In Korea, Td vaccine has been available after 2004 (6
). Before that year, tetanus prophylaxis should be done by only TIG at the ED or at a general hospital. Nevertheless, there have been approximately 10 tetanus patients have been reported each year, even after complete vaccination during childhood and tetanus prophylaxis with TIG at ED after injury. Though Td has recently been available for immunization and prophylaxis, Td and Td vaccination in adults are not covered by the national health insurance in Korea. Td and Td vaccination are expensive, so most adults' vaccination have been done with Td only at the ED after injury and the adults who had not received previous tetanus vaccination with Td after childhood generally were not vaccinated according to the adult tetanus vaccination schedule. Male adults entering the military service after 1975 must be vaccinated with tetanus toxoid. Tetanus vaccinations at the time of military service and at the ED after injury have been almost the only chance to elevate the tetanus antibody titer in adults. Therefore tetanus prophylaxis at the ED after injury would be very important immunization opportunity for elevating an individual tetanus antibody titer. Most emergency physicians in Korea have been directed to perform tetanus prophylaxis with Td and TIG for injured adult patients because of their low tetanus antibody titer and the low rate of previous tetanus active immunization. In our study, simultaneous injection of Td and TIG did not diminish on tetanus immunity.
The tetanus antibody level after simultaneous administration of Td and TIG was lower than that after a Td single injection in a previous study (7
), which provoke some controversies. First, in group 2 (Td + TIG) the basal GMTs were lower than that of group 1 (Td), and statistical significant differences were not shown in the basal GMTs between the groups, but adjustment of the basal GMTs might have been needed. Second, the enrolled subjects were young with a mean age of 26 yr, so a limitation of the adult age distribution existed. Third, follow-up of this study was done for only 4 months and additional follow-up was not done. Significant differences of the GMTs between the groups existed at 4 weeks, but these were not seen at 4 months after immunization. In our study, the GMTs at 4 weeks were significantly different between the groups, but there were no significant differences at 6 and 12 months follow-up. Also, time and age were not meaningful factors for the change of the tetanus antibody level after tetanus prophylaxis in our study by using the mixed model after adjustment of other factors.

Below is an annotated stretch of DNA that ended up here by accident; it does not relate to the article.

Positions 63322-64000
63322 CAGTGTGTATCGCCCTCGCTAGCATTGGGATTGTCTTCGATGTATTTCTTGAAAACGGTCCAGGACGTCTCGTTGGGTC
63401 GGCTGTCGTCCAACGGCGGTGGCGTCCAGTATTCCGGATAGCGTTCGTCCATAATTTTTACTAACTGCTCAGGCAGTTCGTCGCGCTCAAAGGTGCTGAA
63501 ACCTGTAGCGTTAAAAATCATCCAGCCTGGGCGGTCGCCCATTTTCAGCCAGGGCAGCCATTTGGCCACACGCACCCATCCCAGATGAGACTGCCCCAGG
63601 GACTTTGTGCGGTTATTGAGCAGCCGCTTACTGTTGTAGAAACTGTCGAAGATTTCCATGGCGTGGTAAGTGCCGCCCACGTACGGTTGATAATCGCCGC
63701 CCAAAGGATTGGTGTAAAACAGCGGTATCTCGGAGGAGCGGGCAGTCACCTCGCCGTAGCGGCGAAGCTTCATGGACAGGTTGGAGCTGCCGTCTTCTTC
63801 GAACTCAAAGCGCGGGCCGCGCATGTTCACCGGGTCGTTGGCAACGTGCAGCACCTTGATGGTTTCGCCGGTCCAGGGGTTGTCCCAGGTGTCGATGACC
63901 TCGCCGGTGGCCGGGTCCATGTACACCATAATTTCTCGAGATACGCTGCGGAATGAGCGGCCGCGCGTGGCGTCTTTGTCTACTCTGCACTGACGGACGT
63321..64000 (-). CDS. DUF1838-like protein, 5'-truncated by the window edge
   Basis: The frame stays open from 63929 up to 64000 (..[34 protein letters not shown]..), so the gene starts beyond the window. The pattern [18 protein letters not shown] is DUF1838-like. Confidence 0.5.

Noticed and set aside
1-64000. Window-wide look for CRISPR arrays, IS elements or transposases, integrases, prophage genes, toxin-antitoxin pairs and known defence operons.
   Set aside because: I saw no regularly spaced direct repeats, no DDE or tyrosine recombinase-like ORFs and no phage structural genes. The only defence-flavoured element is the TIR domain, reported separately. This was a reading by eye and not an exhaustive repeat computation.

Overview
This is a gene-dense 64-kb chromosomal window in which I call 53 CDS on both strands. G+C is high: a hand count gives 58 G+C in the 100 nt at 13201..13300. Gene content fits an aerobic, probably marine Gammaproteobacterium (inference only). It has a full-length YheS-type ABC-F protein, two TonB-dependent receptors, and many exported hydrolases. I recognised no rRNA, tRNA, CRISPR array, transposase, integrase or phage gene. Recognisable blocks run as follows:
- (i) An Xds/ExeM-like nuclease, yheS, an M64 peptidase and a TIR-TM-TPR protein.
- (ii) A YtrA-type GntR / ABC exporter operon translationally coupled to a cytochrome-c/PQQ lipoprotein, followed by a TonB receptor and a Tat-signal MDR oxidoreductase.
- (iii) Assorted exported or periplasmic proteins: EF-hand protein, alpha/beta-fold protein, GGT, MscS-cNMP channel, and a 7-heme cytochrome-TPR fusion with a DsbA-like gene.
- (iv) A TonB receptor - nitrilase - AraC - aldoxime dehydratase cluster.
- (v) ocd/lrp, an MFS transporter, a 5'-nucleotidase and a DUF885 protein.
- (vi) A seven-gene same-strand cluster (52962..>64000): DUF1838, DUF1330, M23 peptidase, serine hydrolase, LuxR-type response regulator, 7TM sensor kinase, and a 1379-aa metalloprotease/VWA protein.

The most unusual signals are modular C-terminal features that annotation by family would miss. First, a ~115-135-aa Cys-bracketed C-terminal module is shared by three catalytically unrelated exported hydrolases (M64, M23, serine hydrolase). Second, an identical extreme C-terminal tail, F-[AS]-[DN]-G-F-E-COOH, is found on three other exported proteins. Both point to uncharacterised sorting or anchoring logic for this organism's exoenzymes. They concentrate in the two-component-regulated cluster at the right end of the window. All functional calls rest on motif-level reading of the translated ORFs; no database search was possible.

There were significant differences of the GMTs in the male subjects between the groups after adjustment of the baselines GMTs and age, but these differences did not exist in the female subjects. However, there was not an exact explanation about these differences between male and female subjects. There were also significant differences of the GMTs in the patients over 60 yr between the groups after adjustment, but not for the patients below 60 yr. In Korea, complete child vaccination had started in 1956 and vaccination at the beginning of military service had started in 1975; therefore, now most the subjects who were over 60 yr might not have been immunized at childhood and during military service when they were young adults (8
). Further study and investigation are needed to determine and explain the significantly high GMTs in the males and the people over sixty in our country.
There have been some studies about the simultaneous administration of hepatitis immunoglobulin and vaccine (9
). Those studies showed that the hepatitis antibody titers were not significantly different when comparing between the injection of vaccine alone group and the simultaneously injecting vaccine plus immunoglobulin group. The antibody titers in the recipients of vaccine alone were slightly but significantly higher than those of the subjects who received both hepatitis immunoglobulin and vaccine during the several months. In the late months, however, these differences were no longer statistically significant. These hepatitis researches were very similar to our results that tetanus immunoglobulin did not interfere with the development of an active antibody response to the vaccine during a relatively long time. When live attenuated vaccine is injected to humans according to the vaccination schedule, the simultaneous injection of immunoglobulins is usually not recommended because the simultaneous administration of immunoglobulin with vaccines could reduce the immunogenicity for protective antibody production. Yet for inactivated vaccines, the simultaneous administration of immunoglobulins and vaccines is considered feasible (11
). The tetanus vaccine is an inactivated vaccine, so co-administration with immunoglobulin is possible.
According to the general guideline of tetanus vaccination to inoculators who had not been immunized as adults, a three shot booster schedule is recommended at 0, 1 and 6 months or at 0, 1 and 12 months. Because no statistical significant difference existed between a single injection of Td and the simultaneous injection of Td plus TIG in this study, if the first vaccination was done by co-administration of vaccine and immunoglobulin at the ED for the first time during adulthood, then the next vaccination may be followed according to the recommended schedule.
In summary, the level of tetanus antibody after tetanus vaccination is not influenced by TIG as observed at 6 and 12 months, and in adults below 50 yr, but are significantly different between the two groups at 4 weeks and for the patients over 60 yr.